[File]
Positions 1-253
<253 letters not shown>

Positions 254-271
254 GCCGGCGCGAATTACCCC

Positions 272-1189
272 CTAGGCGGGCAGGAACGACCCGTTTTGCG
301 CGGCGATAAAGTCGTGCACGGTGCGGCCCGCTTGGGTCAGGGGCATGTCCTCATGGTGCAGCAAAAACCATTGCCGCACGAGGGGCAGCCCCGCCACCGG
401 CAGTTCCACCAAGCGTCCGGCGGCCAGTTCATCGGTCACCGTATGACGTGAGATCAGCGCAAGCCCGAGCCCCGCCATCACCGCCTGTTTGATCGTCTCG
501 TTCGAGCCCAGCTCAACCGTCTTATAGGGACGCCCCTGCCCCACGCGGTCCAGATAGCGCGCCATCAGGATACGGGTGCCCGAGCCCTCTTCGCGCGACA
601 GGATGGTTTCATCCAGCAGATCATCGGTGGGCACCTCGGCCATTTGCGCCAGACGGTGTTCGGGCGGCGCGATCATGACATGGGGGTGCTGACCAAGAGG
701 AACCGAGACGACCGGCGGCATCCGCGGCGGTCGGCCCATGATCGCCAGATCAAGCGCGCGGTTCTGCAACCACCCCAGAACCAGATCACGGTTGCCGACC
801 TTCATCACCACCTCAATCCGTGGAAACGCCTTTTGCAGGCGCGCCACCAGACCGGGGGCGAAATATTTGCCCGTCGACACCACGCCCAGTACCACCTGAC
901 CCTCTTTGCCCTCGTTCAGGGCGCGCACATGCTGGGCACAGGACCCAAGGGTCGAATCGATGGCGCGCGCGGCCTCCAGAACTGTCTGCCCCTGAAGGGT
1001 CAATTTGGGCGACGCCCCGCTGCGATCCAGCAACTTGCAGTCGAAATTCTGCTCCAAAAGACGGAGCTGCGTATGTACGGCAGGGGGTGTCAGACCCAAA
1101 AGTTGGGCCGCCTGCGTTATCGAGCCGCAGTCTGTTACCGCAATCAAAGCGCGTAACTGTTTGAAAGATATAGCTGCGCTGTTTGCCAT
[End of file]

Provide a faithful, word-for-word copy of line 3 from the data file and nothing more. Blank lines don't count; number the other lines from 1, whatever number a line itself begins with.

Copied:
Positions 254-271